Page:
Bias the discussion much with the title?

The reality is that Bayer invested mightily in the R&D on multiple products with likely quite a few swings and misses and swung and hit a solid one with this one. The marginal cost of production is obviously not much but those sunk fixed costs were borne by them and not by the generic drug maker. Can’t say I have a strong sense of what is fair for each hit but allowing companies who have not borne those costs to profit by Bayer’s work seems unfair.

That said it also seems that Big Pharmas could figure out a way to get their profits while also giving the med for marginal cost plus a per unit profit to the poor who otherwise would be no sale at all.

Glaxo, after years of bad blood over costs for their AIDS meds in Africa, has seemedto learned this, maybe Bayer can too.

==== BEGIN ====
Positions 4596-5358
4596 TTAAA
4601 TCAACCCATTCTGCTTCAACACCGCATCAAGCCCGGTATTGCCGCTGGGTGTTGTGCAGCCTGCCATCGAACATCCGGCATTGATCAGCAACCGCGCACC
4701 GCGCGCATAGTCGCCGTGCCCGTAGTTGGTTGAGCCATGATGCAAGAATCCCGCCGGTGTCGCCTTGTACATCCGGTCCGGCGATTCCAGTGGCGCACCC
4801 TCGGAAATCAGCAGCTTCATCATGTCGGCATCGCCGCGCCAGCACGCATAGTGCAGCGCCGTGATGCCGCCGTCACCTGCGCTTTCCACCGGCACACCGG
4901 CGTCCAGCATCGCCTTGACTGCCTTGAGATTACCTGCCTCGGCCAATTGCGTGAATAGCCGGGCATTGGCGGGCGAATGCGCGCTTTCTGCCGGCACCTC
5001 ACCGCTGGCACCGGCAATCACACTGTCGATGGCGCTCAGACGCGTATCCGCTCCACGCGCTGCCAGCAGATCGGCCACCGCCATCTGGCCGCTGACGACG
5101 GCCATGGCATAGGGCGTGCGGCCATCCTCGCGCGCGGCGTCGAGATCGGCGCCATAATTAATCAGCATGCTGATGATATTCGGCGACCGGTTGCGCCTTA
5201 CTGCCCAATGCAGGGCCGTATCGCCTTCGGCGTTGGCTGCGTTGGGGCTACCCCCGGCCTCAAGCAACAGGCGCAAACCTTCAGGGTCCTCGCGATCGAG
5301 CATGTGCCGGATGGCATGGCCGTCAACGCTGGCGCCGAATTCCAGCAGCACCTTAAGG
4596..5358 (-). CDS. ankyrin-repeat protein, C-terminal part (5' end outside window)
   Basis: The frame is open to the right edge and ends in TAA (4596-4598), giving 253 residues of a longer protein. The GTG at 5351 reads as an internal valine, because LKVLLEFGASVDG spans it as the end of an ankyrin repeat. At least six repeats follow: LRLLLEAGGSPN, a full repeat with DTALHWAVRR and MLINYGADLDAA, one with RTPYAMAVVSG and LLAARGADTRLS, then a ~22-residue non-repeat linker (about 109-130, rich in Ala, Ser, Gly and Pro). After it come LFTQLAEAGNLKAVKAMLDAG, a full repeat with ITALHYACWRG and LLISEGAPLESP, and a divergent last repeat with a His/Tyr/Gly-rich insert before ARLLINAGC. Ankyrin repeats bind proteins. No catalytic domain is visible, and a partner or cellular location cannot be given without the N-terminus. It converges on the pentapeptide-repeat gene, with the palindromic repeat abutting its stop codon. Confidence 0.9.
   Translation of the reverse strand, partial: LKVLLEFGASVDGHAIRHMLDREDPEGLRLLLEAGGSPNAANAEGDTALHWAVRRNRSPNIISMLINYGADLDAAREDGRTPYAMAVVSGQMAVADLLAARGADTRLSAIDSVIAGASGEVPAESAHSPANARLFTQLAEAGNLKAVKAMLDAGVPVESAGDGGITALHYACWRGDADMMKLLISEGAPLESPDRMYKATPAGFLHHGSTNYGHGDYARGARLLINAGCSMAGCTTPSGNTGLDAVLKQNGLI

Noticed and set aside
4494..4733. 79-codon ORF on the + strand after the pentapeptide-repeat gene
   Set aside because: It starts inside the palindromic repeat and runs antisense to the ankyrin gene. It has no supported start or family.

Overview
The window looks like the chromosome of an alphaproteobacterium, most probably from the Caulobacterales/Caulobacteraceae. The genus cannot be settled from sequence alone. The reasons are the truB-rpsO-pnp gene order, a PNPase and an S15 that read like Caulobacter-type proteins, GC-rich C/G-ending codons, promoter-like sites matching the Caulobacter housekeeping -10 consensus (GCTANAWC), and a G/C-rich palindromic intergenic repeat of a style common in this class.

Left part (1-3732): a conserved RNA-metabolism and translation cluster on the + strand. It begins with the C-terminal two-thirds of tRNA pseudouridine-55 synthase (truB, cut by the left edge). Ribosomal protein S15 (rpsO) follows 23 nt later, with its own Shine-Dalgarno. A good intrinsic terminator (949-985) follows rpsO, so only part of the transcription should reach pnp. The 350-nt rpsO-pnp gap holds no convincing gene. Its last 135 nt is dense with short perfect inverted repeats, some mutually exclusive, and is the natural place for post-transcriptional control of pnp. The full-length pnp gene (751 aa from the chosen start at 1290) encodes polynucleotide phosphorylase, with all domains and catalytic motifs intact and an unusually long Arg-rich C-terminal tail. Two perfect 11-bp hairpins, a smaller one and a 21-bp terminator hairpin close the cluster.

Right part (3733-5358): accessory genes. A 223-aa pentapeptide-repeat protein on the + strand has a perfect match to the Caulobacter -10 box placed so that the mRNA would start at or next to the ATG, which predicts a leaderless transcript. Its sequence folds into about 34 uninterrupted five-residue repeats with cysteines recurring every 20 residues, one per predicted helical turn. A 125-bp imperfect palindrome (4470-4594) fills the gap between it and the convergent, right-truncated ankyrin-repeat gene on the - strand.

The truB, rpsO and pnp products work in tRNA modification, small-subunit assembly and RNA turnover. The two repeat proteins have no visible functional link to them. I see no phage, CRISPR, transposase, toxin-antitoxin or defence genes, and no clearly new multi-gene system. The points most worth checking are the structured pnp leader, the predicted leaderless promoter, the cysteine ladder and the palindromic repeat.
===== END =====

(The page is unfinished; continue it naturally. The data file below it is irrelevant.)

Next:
And they seem to have followed through.

If the product’s manufacturing rights are essentially stolen from the company that invented it, where would the incentive be for any drug company to spend its resources on developing any new drugs? Not only does it take billions to develop and test a drug, the specific one that works is probably one in a hundred (or a million) that were attempted.

It’s the title of the article: not my title.

Anyway, I disagreed with the Facebook comment that I responded to that basically said:

What’s the point of investing millions in R&D only to hand over the rights to a generic manufacturer. Holy shit.

Maybe if they didn’t incentivize IP theft by pricing their product at $69,000 per person per year, they would find there is a little more respect for the rights they claim.

Marijn Dekkers could probably use some PR training, but I think the crux of his argument is valid.

That sounds pretty dickish as a stand alone statement, but it was almost certainly made in the context of a larger statement or conversation. Bayer spent vast resources to bring a drug to market and that market was not suffering people with no money. It’s cold and seems unkind but Bayer is not an NPO.